At the age of fifteen, John considered just a few things to be irresistible. One of them was basketball; one was Star Trek; and one was smart girls. While working at a pharmacy part time, he got to know a pretty cool chick who had just graduated from college. Yes, your math is correct – he was about six years younger than she, which is a lot when you are fifteen. This chick’s name was Robin, which I find interesting only because it is also the name of my amazing mother-in-law. No matter how good the name, if you can avoid ending up with someone who shares a name with one of your parents, that is a huge plus. Anyway, neither Robin’s age nor her name deterred John, because Robin had been an English major in college. That was all he needed to know. They spent time at the pharmacy filling prescriptions and discussing literature. I do not know if Robin ever knew of John’s fancy for her, but I will be always grateful to her for instilling in John a particular affinity for English majors.


Lots of names come to mind when I think of my childhood crushes. There was Gabe, the cutest guy in my first grade class. His mom was also our librarian, so that was another selling point. Then there was Steve Green, whom I once beat in a foot race at church. Flirting was his specialty, and I found it came pretty naturally for me too. There was also Josh Harris, the renowned Christian relationship speaker and writer. I got so into him while reading I Kissed Dating Goodbye that I wrote in my journal about how I needed to stop looking at his photo on the back cover of his book. Ah, but none of these came close to my passion for Steve Baldwin. He was in high school when I was around the age of six, and I thought he was all that and a bag of chips. Every Sunday at church, he vowed to me that he would wait for me to grow up… I did not realize how creepy that sounded until much later… But when Steve up and married a gorgeous girl named Annette, I remember feeling a little betrayed. After all, he said he would wait.


Ben had lots of crushes to choose from as well. Tory is the one who stands out for me. They both went through a brief period of liking each other when they were about seven-ish. All of the adults thought this attraction was adorable, even long after Tory and Ben described themselves as “over” each other. It was during this post-crush phase that Ben starred in a church play as the character Small Fry, a Bible nerd with a bowtie and thick glasses. Tory’s grandmother insisted on taking photos of the not-so-happy couple after the play, plunging them into deep embarrassment.

The one girl who probably had the greatest influence on Ben’s crush life was Lauren Heinz. It was Lauren who caused Ben to experience a very rare introspective moment in his busy childhood. Sitting in Joyce Knight’s Sunday school class (the epitome of Ben’s social networking in fourth-fifth grade), and not paying attention to the lesson, Ben was struck with an epiphany. He clearly remembers thinking, “I am nine years old now. It is probably time for me to start liking girls.” Up to this point, his interactions with girls had consisted of teasing them, hitting them with Bibles, calling them fat, and so forth. “Time to make a change,” Ben thought. “So… who in this room is cute?” Shoot. The cutest girl in the room was Lauren, and she hated Ben’s guts for all the mean things he did to her on a regular basis.

That day, he approached Lauren and apologized (sincerely?) for all the things he had done, then asked if they could be friends. Lauren hesitantly shook his hand and agreed, wondering what this kid was up to now. And so began a three-year long crush, during which he secretly asked her out not just once, but three times, and was secretly turned down each time. Guess it is not such a big secret now. Ben, I have to say – you’ve come a long way.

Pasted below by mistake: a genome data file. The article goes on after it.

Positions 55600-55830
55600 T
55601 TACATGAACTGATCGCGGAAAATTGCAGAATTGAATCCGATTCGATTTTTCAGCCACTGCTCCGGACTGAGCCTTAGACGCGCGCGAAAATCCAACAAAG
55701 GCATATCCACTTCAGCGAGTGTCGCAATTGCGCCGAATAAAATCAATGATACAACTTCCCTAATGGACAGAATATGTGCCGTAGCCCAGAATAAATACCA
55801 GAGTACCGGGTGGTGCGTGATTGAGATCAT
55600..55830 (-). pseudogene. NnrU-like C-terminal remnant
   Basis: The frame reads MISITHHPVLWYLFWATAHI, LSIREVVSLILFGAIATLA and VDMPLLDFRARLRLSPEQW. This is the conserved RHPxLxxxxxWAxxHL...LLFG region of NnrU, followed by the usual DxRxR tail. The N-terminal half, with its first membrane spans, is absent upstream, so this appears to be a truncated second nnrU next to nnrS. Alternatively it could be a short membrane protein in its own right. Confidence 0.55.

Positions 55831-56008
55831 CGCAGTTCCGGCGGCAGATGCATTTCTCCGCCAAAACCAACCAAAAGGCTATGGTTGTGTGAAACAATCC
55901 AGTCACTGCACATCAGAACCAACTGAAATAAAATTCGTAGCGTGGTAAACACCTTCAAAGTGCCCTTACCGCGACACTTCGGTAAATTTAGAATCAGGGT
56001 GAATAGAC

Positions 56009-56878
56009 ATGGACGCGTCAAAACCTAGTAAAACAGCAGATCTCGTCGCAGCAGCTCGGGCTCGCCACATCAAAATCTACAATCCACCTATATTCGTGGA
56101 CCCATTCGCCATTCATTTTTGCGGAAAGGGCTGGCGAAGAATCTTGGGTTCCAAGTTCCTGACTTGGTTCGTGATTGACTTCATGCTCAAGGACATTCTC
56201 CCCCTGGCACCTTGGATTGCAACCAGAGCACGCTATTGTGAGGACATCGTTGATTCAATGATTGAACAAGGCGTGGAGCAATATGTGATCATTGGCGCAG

Out of all of us, I think it is safe to say that Shannon has the most unusual and fascinating crush stories. Of course, the common, sentimental fare is there, such as the time in second grade when she carved Alex Minick’s initials into her bedroom window. Now, over twenty years later, Alex’s mom is Shannon’s supervisor. Itty, bitty, tiny world, huh?

No, I am not talking about those cute little stories – I am talking about some of the most interesting men I have ever met or heard of seem to gravitate to Shannon like cat hair to my new furniture. Some of those narratives have been officially stricken from the list of bloggable topics, but there is one remaining that I think should never be removed from the annals of family memory. That is the story of Haider.

Haider wanted to marry Shannon. He had never met anyone as beautiful as she was; the problem was, he had also never met Shannon. Haider chose her for his life partner while shopping in a Half-Price Bookstore where Shannon and Mom also happened to be spending Shannon’s twenty-fourth birthday. He stared at her intently while she browsed the aisles but couldn’t work up the courage to speak to her until she was in the parking lot, about to leave. He ran out to the parking lot and asked them to wait before getting into the car. With Shannon and Mom there by the car, he poured out his heart, saying that Shannon was the most beautiful woman he had ever seen and that he would like her to go out with him. Needless to say, Shannon was flattered but cautious. Mom was even more cautious and decided to take the offensive by asking him if he was a believer. He stuttered something like, “Uh, yes – yes, I believe.” Shannon agreed to take his number and meet him at Starbucks the next morning.

The Starbucks date gave a little more insight into who Haider was. He was Morrocan, I believe – Shannon might need to correct me. He had two houses (although I think one was in Daytona… if you’re going to spend money on two houses, put the second one someplace cooler than that). He knew seven languages. He was Buddhist. He was an entrepeneur. She never learned what he actually did for a living, and while the houses and languages were impressive, the difference in religion was the real kicker. Though they did not meet again after that semi-date, Haider continued to call Shannon for awhile after that when he was in town. I hope he has moved on by now – I am pretty sure Shannon has.

I love this family.

I love this family.